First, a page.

Wayne Odesnik has been back in tennis since January, quietly rising in the rankings and winning challenger tournaments following his return from a drug suspension. He hasn't been welcomed with open arms by his tennis peers.
As Jon Wertheim notes in his latest column on SI.com, opponents were openly hostile to Odesnik during last week's Savannah Challenger.
In that semifinal match, Odesnik faced off against Ryan Harrison, the young American. Showing some real moxie, as they say, Harrison maligned Odesnik throughout. Courtside observers tell us that Harrison, quite audibly, called Odesnik a "weasel" and an "embarrassment to American tennis."
In Odesnik's previous match, his opponent, Amir Delic, rolled his ankle midway through the quarterfinal. "If it was any other guy, I would have pulled out right away," Delic said after. "Instead I had it taped and kept the match going as long as I could, just so he doesn't have it easy in the second match."
Ouch. That's some Player Hater's Ball smack talk. And Odesnik deserves every bit of it.
There have long been whispers that the PED problem was worse in tennis than anybody realized. It was theorized that the reason there were so few positive tests wasn't because players weren't cheating but because the ATP and WTA weren't looking hard enough. That still may be true, I don't know. Both organizations have reportedly ramped up testing in recent years but there's still a legitimate chance that the lack of positive tests is a "see no evil, hear no evil" situation.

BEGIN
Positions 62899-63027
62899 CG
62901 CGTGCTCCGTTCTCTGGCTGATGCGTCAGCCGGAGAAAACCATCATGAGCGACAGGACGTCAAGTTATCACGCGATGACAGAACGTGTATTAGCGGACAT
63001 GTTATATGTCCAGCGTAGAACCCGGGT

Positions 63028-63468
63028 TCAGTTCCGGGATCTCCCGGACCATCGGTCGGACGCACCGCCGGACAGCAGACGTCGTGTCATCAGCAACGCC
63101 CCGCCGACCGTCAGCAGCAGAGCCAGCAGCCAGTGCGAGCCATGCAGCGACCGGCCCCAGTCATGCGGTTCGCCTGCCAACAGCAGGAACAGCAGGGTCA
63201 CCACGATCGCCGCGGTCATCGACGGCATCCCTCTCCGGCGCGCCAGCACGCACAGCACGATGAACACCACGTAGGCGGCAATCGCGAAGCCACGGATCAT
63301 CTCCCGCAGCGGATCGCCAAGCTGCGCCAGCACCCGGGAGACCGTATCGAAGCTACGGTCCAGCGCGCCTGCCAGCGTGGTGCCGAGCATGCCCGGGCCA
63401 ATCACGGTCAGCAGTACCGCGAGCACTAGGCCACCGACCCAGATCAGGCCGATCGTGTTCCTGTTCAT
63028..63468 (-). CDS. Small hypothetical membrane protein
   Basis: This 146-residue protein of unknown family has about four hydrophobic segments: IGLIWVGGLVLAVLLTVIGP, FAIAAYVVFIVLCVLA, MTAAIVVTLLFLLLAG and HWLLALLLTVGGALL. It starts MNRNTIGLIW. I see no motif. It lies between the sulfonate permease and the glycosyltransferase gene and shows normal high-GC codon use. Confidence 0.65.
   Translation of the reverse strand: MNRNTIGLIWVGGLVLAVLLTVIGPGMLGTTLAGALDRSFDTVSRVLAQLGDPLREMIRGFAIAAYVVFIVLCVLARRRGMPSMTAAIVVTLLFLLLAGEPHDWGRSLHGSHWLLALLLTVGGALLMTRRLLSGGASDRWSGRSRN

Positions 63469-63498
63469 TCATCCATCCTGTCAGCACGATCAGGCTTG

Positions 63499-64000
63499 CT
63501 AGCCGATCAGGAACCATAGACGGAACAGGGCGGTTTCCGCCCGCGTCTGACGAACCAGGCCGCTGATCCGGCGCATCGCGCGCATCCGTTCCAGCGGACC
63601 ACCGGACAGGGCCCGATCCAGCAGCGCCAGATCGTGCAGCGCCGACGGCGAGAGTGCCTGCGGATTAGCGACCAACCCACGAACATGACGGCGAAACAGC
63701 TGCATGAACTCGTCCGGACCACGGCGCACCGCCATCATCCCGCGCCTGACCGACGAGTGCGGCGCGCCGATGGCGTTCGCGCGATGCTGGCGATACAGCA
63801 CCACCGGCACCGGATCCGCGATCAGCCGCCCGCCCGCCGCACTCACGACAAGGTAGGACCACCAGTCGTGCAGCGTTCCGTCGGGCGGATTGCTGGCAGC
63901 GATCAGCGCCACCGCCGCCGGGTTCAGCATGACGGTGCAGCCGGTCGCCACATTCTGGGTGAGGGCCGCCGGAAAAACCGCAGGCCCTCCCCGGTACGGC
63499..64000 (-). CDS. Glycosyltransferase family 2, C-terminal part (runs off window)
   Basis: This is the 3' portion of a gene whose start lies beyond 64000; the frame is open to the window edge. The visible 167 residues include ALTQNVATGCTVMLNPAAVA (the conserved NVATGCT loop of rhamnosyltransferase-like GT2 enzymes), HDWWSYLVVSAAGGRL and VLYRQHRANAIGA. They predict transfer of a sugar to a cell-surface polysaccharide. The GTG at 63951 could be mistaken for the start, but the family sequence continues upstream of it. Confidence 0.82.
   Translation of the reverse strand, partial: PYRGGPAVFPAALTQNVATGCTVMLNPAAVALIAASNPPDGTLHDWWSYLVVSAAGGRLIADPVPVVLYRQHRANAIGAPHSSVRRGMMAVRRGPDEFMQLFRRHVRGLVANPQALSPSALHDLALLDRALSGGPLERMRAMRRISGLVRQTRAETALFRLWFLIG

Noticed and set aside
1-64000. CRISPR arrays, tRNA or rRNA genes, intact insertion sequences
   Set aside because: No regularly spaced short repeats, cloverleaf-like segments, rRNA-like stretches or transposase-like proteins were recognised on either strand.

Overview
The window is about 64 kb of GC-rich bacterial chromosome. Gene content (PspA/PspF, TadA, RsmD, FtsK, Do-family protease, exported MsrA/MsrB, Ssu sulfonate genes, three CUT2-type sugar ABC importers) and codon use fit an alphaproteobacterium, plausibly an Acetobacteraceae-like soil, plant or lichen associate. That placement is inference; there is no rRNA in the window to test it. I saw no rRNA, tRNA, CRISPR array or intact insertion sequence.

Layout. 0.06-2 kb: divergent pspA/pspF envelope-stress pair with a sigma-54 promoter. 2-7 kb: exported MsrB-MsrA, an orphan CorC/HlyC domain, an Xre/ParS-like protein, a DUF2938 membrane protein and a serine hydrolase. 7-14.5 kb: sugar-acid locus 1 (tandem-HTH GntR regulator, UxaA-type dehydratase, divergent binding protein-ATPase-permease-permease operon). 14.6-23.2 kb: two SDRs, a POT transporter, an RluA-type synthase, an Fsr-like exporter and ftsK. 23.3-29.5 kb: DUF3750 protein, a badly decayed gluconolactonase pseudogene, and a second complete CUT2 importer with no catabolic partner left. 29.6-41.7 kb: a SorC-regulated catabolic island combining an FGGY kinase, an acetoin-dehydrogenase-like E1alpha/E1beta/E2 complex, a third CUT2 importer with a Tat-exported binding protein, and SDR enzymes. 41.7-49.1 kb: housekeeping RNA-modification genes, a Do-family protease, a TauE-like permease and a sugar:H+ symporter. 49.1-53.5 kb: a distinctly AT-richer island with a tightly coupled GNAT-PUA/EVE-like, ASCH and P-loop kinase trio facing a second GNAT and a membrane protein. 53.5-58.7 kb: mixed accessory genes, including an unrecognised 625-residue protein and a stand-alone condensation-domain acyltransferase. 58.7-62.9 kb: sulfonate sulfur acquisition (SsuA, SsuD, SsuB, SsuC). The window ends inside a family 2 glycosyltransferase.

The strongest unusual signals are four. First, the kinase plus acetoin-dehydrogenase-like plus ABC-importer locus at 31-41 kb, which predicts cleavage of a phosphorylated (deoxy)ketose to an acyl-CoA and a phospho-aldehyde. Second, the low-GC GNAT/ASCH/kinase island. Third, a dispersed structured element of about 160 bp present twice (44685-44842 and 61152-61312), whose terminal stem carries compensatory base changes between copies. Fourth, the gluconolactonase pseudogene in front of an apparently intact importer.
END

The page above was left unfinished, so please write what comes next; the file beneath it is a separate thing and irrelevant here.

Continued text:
The reaction of the players suggests otherwise. Nobody's being shy about speaking their mind about what they think of the suspended Odesnik. When a cyclist tests positive, fellow riders are mum. Baseball players don't treat Barry Bonds or Mark McGwire like pariahs. (That's left to the writers.) Football? Please.
By treating Odesnik this way, players are clearly voicing their opposition to use of PEDs in their sport. I'm not naive enough to think that because a couple of guys publicly criticize a cheat that the entire sport is clean, but it's undeniably positive that there's open scorn for such behavior. Even if part of the player outrage to do with the fact that Odesnik snitched in order to lighten his sentence, as Wertheim believes, it's still better than turning a blind eye to his suspension.